Number plate cloning can be considered as identity theft and can put the car owners in do-a-deal situations and cost parking fines, speeding tickets or even allegations of criminal activity. Be it a lady left startled finding a similar car with an identical registration in a parking lot or a car has been observed speeding in London whereas the real owner of the vehicle was asleep 200 miles north in another city, number plate scams are on the rise at warp speed.
Research indicates 1 in 12 of the 37 million vehicles on the roads are at risk of being slapped with either cloned license plates or such registration plates which are tampered for shady purposes, in the likes of skipping fuel charges or for robbery. The bad news is, cloning number plates are pretty easily achieved by professional lawbreakers and can be obtained online, accounting for the increasing number of individuals and businesses offering issuance of registration plates without verification of the V5C registration certificate.
Purchasing Pre-owned Cars:
The IIATI (International Association of Auto Theft Investigators) had carried out independent research on purchase of used vehicles and endorsed in the Telegraph that buyers should thoroughly check out proper documentation before finalizing their purchase of a used vehicle, more so when they are sold privately and not by a registered trader. Dr. Ken German in his research has warned buyers to be wary of exceptionally low-priced offers for vehicles with superior specifications and cash-only transactions, especially when the seller is in a rush to sell.
Renowned motoring advice sources always encourage a paid background check or HPI of pre-owned cars which involve examining DVLA, police and other database records including color, registration date, number of owners and other details.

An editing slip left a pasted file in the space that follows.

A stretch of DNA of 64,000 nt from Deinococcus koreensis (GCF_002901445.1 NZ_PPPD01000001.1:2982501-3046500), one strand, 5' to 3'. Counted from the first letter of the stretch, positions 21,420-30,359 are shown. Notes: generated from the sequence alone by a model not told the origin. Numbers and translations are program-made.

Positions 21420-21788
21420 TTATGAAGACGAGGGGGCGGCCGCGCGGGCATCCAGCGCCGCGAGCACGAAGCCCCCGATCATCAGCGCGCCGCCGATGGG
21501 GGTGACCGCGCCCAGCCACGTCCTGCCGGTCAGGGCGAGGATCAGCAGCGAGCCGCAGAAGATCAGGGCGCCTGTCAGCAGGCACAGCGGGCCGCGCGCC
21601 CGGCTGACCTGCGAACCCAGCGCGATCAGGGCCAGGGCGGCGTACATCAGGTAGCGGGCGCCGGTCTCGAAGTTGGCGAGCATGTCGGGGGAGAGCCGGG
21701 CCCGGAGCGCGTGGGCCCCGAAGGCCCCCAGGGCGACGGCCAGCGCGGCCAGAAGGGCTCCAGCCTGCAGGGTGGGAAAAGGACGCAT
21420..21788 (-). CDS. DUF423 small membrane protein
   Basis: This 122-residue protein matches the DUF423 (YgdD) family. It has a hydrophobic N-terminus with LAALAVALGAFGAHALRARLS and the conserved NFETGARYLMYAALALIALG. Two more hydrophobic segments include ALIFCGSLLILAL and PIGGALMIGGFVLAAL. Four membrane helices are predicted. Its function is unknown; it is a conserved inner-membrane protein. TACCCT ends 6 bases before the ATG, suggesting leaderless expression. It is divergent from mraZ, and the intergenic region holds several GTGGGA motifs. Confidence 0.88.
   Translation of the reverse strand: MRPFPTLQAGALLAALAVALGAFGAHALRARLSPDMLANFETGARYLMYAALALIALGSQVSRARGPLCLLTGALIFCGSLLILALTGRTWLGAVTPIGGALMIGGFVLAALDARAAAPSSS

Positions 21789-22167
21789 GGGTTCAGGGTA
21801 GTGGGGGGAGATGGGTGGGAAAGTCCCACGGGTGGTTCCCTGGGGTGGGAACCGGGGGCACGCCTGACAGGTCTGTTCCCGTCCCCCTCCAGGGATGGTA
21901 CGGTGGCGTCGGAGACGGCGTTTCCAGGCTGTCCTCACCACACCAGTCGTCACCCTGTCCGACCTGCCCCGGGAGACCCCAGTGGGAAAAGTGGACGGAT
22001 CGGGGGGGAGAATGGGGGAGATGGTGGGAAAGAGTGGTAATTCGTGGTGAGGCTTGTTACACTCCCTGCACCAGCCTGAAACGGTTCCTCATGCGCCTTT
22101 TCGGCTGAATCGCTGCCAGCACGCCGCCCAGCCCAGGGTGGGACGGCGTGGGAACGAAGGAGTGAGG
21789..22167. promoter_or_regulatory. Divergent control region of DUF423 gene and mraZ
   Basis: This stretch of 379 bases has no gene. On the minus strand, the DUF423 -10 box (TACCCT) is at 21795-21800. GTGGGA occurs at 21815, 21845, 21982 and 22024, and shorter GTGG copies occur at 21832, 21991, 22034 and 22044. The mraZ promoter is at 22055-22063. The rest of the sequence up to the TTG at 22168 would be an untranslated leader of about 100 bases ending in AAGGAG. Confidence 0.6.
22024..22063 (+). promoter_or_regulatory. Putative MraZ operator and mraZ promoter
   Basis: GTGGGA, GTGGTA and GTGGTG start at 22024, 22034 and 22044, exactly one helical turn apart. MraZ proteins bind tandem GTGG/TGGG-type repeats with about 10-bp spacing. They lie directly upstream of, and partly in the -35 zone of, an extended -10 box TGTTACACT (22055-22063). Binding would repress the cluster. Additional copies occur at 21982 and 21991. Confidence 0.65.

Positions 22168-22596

An official online HPI result should match with the details on the vehicle, in the likes of VIN numbers on the windscreen, by the front doors and the registration plate. Potential buyers should also verify the V5 registration of the vehicle before closing the deal.
Action Plan Upon Discovery of Registration Plate Cloning:
Upon discovery of possible cloning of your vehicle registration number, you should promptly return any parking or speeding tickets received back to the issuer with additional proof of the possible scam showing it was not for the original vehicle. Ensure to use a recorded, signed post for delivery.
Police recommendation encourages scam victims to communicate to the DVLA via letter or fax to get additional documentation included against the vehicle’s registration file indicating a possible clone.
The police also assist in trying to locate the cloned vehicle and the miscreants. It is advisable to reach out to your local police station in person or over the phone, or the emergency number. If you are aware of any criminal activity happening, inform immediately over the telephone.
Any reportedly stolen number plate will have a mark put against the registration of the vehicle in the Police National Computer (PNC). This indicates that the police will be on alert at all times whenever the registration number gets detected by static or mobile Automatic Number Plate Recognition Cameras (ANPR). Knowing number plate scams can happen to anyone, it is most likely to not be personal and rather carried out randomly.
Avoiding and Addressing Number Plate Scams:
Another method of scamming is to physically remove the number plate of your vehicle for the intention of carrying out unlawful, illegal as well as criminal activities. To prevent running such risks, using anti-theft screws which can be obtained free of cost from some police stations is strongly advised. You can also purchase anti-theft registration plates; though being expensive, they are safer since they break if someone forcibly tries to remove them. Also, placing a dash-cam will ensure proof of the scam, not involving the original vehicle or its owner.
Since number plate frauds and forgery are increasing by the day, vehicle owners need to take precautions to reduce the chances of being victims themselves. As with the crime rate, there is also a growing awareness of the possibility, DVLA and law enforcement organizations have been more considerate in dealing with such cases of victimization.